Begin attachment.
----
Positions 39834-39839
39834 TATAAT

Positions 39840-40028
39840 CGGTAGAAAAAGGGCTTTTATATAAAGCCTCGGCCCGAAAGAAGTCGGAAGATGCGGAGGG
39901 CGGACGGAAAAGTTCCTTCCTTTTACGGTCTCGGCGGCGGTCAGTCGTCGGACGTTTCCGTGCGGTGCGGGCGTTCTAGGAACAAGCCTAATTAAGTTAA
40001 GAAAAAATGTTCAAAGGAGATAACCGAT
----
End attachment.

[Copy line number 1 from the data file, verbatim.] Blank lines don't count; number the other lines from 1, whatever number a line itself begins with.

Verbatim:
Positions 39834-39839